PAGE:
Natural England is planning to launch a new development bat licence. The Bat Low Impact Licence is designed to simplify the licensing of certain bat projects and would streamline licence applications for schemes that have a low impact on bat roosts. This would include impacts on small roosts of the more widespread bats, such as works affecting a summer transitory roost for one or two individual common pipistrelle bats.
Ecosulis attended the Bristol University Internship Career’s Fair on 30 October 2014. The aim of the fair is to assist environmental and science students with their chosen career, and to offer placements to give potential ecologists relevant work experience.
Ecosulis work closely with several universities, including Bristol University, offering placements and interships to graduates and students studying an environmental degree, and with a passion for ecology.
The rapid progress of the Intergovernmental Platform on Biodiversity and Ecosystem Services (IPBES) was clearly demonstrated to attendees of the Europe and Central Asia plenary meeting in Basel 22-23 September. Whilst most attendees were government representatives, Dr Alan Feest from Ecosulis attended as a recognised researcher on the measurement of biodiversity.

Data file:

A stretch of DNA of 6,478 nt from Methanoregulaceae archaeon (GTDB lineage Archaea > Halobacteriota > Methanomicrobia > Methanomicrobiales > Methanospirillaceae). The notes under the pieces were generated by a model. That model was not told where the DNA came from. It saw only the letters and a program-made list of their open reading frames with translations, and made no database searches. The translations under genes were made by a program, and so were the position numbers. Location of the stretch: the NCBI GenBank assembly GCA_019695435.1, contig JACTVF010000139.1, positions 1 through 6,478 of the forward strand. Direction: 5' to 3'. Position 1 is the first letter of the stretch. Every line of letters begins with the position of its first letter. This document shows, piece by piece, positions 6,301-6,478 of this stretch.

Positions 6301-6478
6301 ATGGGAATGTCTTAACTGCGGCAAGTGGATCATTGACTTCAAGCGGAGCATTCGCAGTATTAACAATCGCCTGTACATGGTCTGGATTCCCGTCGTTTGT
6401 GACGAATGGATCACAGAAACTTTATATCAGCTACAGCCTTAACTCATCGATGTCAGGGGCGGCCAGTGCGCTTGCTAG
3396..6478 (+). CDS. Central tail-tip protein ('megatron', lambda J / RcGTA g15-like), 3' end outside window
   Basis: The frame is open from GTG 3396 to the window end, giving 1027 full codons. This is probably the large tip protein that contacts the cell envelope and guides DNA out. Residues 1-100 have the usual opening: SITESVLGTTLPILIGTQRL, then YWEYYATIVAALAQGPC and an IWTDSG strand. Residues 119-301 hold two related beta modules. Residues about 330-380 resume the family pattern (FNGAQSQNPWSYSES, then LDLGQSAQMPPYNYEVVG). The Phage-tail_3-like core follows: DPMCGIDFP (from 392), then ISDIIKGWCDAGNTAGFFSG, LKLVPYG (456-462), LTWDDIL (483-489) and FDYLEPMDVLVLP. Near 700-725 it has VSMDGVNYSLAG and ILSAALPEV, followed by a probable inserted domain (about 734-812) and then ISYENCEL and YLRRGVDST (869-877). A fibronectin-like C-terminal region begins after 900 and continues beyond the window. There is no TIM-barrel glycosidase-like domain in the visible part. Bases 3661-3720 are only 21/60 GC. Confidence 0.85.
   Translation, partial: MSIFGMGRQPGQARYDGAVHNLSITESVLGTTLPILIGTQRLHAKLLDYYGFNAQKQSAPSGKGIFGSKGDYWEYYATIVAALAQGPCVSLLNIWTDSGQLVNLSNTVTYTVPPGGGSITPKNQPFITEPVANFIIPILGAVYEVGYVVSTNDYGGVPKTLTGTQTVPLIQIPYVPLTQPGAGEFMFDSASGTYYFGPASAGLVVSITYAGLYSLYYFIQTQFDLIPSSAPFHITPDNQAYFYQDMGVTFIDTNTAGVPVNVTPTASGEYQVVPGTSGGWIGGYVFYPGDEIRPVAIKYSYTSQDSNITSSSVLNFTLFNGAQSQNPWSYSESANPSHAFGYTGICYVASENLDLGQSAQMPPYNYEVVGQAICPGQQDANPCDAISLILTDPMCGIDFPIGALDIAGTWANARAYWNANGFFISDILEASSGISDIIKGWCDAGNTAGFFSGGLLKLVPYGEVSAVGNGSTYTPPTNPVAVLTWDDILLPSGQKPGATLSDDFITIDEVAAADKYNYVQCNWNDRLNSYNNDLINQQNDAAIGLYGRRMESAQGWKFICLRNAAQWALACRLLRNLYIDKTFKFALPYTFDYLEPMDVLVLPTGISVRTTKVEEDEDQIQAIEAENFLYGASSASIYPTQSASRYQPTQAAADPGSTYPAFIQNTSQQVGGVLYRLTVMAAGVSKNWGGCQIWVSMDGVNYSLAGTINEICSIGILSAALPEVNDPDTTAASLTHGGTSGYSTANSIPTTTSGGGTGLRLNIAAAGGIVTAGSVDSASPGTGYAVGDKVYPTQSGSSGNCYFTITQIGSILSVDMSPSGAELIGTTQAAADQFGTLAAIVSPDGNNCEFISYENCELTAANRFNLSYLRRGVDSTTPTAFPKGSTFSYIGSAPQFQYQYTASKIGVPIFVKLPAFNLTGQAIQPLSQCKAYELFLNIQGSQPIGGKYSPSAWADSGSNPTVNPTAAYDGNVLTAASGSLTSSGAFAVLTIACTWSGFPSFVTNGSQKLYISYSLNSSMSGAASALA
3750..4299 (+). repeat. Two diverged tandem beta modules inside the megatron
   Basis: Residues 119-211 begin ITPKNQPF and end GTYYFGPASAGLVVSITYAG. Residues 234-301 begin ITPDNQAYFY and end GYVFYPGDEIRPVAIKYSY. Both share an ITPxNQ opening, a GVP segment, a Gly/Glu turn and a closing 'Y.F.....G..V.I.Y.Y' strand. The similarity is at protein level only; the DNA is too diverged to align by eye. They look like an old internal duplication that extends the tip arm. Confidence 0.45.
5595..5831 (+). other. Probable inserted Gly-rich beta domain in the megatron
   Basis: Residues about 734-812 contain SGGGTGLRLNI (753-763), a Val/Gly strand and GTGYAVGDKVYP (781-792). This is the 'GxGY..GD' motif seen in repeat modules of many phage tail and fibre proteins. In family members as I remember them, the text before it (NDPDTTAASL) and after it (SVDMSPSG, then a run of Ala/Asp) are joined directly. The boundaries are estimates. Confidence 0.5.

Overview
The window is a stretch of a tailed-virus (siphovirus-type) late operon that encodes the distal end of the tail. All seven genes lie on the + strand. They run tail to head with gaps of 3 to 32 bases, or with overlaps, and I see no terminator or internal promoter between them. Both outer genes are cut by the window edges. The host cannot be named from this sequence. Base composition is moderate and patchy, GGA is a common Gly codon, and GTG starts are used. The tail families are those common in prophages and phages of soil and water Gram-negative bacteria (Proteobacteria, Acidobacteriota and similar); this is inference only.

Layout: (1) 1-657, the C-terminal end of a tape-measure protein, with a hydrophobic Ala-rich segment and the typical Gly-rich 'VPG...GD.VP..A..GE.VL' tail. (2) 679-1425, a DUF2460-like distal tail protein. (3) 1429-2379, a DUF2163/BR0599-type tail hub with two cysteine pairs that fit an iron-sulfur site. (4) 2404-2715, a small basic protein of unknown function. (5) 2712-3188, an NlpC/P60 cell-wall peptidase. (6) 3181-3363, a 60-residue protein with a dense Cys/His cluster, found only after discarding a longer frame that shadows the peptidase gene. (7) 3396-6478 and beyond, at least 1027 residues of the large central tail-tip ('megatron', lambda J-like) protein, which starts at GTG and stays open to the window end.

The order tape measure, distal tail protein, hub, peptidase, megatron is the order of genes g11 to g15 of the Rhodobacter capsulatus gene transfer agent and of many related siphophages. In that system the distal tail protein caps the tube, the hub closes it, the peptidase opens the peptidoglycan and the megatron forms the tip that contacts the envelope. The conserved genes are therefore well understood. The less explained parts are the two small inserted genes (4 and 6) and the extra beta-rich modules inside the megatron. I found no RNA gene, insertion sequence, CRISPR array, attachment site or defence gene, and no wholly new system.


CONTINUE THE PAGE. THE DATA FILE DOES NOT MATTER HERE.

The Large Blue butterfly reintroduction is one of the conservation success stories of recent times. Declared extinct in 1979, it has been successfully reintroduced to a number of sites in the south-west of England.
Everyone knows that fresh air is good for you, and escaping to wide open green spaces or the coast has health benefits. A recent study by the Institute of Health Equality highlights the growing evidence that green spaces benefit our health and wellbeing.
Priory Farm is located within the rural landscape of the Wansdyke District and consists of four conjoined barns, which were due for renovation. During the ecological surveys in 2010, three of the four barns had evidence of brown long-eared and common pipistrelle bats, whilst a single lesser horseshoe bat was also recorded within one of the barns.
Himalayan Balsam is a non-native invasive species, and is commonly found along river banks and watercourses. The species is listed in Schedule 9 of the Wildlife and Countryside Act 1981, under which it is an offence to plant or otherwise cause to grow the plant in the wild. The species spreads quickly on sites as it out-competes native wildlife and spreads rapidly. The plant spreads using its seed pods, which explode when touched scattering seeds up to 7m away. Seeds are also spread by water and may remain viable within the soil for up to two years (Environment Agency, 2010).
New water vole guidelines are set to be released towards the end of this year. There are likely to be some significant changes to the way water vole surveys need to be undertaken, and how water vole mitigation strategies can be implemented. Some of the key changes are detailed below: